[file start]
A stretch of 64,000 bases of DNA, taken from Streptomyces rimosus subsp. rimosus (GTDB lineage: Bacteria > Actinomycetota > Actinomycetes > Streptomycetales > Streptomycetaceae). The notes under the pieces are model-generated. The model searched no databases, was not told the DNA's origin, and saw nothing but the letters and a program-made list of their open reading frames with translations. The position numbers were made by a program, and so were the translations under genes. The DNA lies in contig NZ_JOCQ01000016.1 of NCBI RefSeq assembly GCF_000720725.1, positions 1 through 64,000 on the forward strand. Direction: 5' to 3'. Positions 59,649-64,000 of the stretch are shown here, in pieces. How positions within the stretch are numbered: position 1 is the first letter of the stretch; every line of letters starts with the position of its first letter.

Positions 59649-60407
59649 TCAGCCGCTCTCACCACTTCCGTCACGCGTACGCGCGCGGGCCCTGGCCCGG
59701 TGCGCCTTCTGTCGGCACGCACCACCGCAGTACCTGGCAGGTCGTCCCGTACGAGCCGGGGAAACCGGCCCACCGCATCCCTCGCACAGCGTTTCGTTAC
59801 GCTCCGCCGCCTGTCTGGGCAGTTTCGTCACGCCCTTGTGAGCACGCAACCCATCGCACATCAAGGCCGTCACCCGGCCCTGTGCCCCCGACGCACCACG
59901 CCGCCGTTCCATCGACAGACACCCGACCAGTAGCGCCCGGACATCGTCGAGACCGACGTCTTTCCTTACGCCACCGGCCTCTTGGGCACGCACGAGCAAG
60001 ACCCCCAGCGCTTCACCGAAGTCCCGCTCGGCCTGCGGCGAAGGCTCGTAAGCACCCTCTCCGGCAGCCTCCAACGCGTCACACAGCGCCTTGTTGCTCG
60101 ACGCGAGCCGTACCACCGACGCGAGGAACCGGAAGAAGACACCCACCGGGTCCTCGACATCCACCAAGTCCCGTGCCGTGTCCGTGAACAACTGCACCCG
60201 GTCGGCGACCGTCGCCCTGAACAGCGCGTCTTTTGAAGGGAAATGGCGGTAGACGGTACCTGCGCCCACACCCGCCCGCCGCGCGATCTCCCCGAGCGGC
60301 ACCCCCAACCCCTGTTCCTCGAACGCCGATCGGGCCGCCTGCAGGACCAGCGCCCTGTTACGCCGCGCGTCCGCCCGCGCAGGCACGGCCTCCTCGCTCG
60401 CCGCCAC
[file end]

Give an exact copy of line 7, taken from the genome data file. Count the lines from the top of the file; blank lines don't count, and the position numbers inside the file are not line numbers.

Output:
60001 ACCCCCAGCGCTTCACCGAAGTCCCGCTCGGCCTGCGGCGAAGGCTCGTAAGCACCCTCTCCGGCAGCCTCCAACGCGTCACACAGCGCCTTGTTGCTCG